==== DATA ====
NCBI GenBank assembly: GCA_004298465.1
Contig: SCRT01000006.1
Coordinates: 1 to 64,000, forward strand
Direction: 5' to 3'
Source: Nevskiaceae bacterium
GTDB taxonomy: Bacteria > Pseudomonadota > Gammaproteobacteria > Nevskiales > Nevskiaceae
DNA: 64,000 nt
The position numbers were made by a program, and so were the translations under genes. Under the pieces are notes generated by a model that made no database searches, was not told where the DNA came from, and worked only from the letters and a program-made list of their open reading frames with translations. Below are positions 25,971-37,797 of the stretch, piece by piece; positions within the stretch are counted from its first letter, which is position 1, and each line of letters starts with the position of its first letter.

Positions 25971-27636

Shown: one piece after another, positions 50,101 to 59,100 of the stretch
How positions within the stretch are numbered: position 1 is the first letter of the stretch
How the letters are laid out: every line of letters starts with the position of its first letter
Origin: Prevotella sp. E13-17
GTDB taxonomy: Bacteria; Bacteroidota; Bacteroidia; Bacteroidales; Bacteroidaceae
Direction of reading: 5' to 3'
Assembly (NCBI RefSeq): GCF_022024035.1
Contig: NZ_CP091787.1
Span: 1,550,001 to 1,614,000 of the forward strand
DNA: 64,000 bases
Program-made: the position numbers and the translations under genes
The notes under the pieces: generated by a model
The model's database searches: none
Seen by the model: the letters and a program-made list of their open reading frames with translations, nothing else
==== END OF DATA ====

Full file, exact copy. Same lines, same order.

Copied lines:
NCBI GenBank assembly: GCA_004298465.1
Contig: SCRT01000006.1
Coordinates: 1 to 64,000, forward strand
Direction: 5' to 3'
Source: Nevskiaceae bacterium
GTDB taxonomy: Bacteria > Pseudomonadota > Gammaproteobacteria > Nevskiales > Nevskiaceae
DNA: 64,000 nt
The position numbers were made by a program, and so were the translations under genes. Under the pieces are notes generated by a model that made no database searches, was not told where the DNA came from, and worked only from the letters and a program-made list of their open reading frames with translations. Below are positions 25,971-37,797 of the stretch, piece by piece; positions within the stretch are counted from its first letter, which is position 1, and each line of letters starts with the position of its first letter.

Positions 25971-27636

Shown: one piece after another, positions 50,101 to 59,100 of the stretch
How positions within the stretch are numbered: position 1 is the first letter of the stretch
How the letters are laid out: every line of letters starts with the position of its first letter
Origin: Prevotella sp. E13-17
GTDB taxonomy: Bacteria; Bacteroidota; Bacteroidia; Bacteroidales; Bacteroidaceae
Direction of reading: 5' to 3'
Assembly (NCBI RefSeq): GCF_022024035.1
Contig: NZ_CP091787.1
Span: 1,550,001 to 1,614,000 of the forward strand
DNA: 64,000 bases
Program-made: the position numbers and the translations under genes
The notes under the pieces: generated by a model
The model's database searches: none
Seen by the model: the letters and a program-made list of their open reading frames with translations, nothing else